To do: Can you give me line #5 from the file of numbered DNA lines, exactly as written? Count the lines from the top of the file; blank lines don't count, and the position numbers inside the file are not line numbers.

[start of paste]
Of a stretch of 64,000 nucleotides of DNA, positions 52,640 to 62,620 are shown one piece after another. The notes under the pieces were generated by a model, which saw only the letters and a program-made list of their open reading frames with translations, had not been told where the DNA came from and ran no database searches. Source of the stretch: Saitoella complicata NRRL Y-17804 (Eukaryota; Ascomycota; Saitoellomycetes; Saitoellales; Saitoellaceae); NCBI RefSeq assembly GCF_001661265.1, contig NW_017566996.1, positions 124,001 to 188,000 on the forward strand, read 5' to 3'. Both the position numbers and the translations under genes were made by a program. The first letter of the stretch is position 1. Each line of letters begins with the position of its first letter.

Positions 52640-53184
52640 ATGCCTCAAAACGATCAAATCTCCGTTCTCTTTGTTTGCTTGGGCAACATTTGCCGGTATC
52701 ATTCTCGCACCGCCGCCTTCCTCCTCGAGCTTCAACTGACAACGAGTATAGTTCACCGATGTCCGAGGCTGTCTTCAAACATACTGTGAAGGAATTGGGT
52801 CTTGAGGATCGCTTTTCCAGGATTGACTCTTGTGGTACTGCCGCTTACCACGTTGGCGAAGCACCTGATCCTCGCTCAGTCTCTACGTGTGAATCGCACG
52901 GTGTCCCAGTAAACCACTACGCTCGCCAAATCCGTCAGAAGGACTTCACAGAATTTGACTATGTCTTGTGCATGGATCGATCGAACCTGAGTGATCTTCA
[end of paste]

52801 CTTGAGGATCGCTTTTCCAGGATTGACTCTTGTGGTACTGCCGCTTACCACGTTGGCGAAGCACCTGATCCTCGCTCAGTCTCTACGTGTGAATCGCACG